As a woman in Latin America, or truthfully in many parts of the world, you get used to people shouting stuff out at you on the street. Everything from cute little “Heaven must be missing an angel” comments to things that would make your 18-year-old nephew (don’t have one, this is poetic license) blush. I have a variety of reactions to these comments, based on how I feel, how lascivious they are, how much I was enjoying my day prior to being interrupted, etc. But today’s jibbertyjab is not actually about men calling things out to women on the street. That will happen at another time, in another place when my mother and I are not packing our bags for a quick jaunt to Montevideo, Uruguay.
Instead, today I will talk about how sometimes people in Santiago, upon discerning that I am a gringa, which they have done with their incredible bloodhoundgang-like detective skills, upon seeing that I a) am too tall b)am to pale c) posess the wrong face or d) am speaking English in the company of other gringos, decide to say random things to me.
Not long ago, I foolishly walked along Manuel Rodriguez to Huerfanos in Barrio Brasil late at night after getting off the 503 bus. In truth, I do this with some frequency, believing that this option is safer than getting off on the Alameda and walking into my neighborhood. I do this on the assumption that walking from populated to unpopulated areas is plumb dumb, and that walking from unpopulated area to unpopulated area is merely foolish. And so I set to walking. And out of nowhere, a man appeared, and he said to me, “YES!” (only it sounded like “JESS!”), which is not my name, so I yust (sic) kept going. YES! he shouted. Again, and again. I wondered if he was secretly in flagrante delicto, or perhaps listening to a silent soccer match. Or perhaps I’d unwittingly asked him a question, again, and again.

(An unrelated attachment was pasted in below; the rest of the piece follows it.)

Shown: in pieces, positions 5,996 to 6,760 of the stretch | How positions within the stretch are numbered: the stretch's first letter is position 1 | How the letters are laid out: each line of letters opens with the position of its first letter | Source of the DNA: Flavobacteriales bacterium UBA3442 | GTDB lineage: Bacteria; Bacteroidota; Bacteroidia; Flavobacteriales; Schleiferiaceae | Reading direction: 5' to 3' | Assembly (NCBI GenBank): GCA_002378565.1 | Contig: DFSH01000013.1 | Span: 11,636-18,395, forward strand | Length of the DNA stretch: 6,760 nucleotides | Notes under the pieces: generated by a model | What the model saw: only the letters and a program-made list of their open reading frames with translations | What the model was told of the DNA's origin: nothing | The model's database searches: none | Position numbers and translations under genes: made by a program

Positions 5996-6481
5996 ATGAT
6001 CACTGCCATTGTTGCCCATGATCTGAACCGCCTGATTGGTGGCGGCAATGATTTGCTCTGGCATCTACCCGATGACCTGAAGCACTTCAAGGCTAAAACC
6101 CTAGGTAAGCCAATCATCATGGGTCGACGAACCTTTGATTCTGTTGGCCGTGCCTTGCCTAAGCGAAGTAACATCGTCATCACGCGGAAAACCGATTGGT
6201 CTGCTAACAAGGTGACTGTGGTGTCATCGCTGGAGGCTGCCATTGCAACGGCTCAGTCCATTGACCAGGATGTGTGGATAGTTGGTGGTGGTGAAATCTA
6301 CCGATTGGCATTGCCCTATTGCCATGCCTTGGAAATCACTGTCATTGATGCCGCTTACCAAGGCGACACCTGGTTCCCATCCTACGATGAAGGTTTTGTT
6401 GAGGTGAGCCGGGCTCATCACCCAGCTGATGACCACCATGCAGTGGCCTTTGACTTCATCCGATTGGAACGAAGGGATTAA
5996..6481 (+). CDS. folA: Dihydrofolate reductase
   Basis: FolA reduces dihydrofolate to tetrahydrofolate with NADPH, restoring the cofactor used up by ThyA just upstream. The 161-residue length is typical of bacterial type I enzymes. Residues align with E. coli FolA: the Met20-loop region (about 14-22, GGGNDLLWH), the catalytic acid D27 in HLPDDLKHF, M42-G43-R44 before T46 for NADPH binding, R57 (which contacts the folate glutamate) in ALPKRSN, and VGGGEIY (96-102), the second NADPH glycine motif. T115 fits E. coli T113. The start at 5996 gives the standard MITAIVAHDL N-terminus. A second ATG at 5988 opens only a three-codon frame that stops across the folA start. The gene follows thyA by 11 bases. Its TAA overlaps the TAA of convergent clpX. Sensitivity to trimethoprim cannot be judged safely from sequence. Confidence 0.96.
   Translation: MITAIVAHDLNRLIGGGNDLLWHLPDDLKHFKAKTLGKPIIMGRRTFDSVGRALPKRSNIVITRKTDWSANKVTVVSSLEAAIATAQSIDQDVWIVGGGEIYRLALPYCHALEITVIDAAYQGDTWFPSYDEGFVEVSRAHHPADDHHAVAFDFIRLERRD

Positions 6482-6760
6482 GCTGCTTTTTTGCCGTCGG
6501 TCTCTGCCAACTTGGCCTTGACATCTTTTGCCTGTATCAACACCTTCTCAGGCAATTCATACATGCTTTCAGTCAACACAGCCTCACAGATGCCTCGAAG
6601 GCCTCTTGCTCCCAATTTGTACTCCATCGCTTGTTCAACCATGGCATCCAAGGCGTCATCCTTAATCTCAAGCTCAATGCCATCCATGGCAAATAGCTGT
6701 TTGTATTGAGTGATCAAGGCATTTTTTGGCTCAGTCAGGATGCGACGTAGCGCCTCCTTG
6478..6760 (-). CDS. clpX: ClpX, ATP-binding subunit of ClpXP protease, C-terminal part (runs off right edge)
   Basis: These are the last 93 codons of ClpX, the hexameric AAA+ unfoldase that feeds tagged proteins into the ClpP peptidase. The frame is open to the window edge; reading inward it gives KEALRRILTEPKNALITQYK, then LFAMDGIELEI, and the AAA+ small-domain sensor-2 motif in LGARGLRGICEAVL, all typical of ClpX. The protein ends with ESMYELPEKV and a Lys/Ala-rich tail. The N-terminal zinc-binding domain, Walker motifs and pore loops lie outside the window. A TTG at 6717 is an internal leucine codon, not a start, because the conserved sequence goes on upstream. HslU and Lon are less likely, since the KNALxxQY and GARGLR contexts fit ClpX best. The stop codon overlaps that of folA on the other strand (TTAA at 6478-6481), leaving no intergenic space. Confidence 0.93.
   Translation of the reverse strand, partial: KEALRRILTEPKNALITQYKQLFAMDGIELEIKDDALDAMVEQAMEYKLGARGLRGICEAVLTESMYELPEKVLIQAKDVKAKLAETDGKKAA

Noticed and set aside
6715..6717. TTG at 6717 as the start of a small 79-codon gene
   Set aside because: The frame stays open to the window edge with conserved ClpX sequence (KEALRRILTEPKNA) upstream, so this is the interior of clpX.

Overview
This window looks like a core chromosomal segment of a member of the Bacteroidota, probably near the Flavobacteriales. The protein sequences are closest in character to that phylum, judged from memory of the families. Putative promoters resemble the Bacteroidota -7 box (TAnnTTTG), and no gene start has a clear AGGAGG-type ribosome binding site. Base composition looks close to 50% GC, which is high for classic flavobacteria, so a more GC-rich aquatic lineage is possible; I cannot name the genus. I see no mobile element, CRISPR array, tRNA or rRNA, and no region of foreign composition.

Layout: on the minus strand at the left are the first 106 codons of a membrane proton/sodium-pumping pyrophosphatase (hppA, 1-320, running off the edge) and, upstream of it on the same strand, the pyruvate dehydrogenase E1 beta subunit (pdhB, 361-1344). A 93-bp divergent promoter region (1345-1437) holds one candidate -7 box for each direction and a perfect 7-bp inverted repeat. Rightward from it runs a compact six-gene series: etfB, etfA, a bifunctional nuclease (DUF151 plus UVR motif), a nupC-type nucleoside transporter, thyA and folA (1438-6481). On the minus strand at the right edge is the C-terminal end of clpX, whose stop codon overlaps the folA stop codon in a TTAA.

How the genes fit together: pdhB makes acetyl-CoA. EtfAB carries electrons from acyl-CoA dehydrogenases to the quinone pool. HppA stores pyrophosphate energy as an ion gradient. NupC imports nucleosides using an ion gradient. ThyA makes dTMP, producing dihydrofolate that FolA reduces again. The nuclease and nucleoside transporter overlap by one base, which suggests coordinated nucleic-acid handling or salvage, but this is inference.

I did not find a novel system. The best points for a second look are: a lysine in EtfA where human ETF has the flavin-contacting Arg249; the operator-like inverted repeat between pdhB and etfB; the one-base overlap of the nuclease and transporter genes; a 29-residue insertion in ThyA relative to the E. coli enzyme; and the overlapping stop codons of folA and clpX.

And then I remembered. I’m a gringa! He knows a word in English! He must demonstrate this! And he did. Yes! he did.
Then, a few days later, it was to a chorus of “I love you”s that I walked down the street. Being single, and relatively alone in this country, I took them for what they were worth, true professions of unrequited love, and scampered along. They love me! Yes! they do. Or maybe it was just what they remembered from English class. I’m so lucky it wasn’t “This is the door,” because that would really have hurt my feelings.
But the guinda on the torta (the icing on the cake, though literally it’s the cherry, because bleck, Chilean deserts tend to have fruit on them), is that the other night I was walking with a couple of gringa galpals down the Alameda near the Univ. de Chile metro stop, when out of nowhere, a woman in tight jeans and a sequinned-tee shirt shouted at me, “Hey, baby!”
Did you catch that? A woman. Which on the one hand, just goes to show you how some people will shout out whatever words they can think of in English whenever a bunch of gringas goes by. And on the other hand it shows you how screwy the world is when the only words a woman can think of are the ones that have probably been shouted out to her on numerous occasions.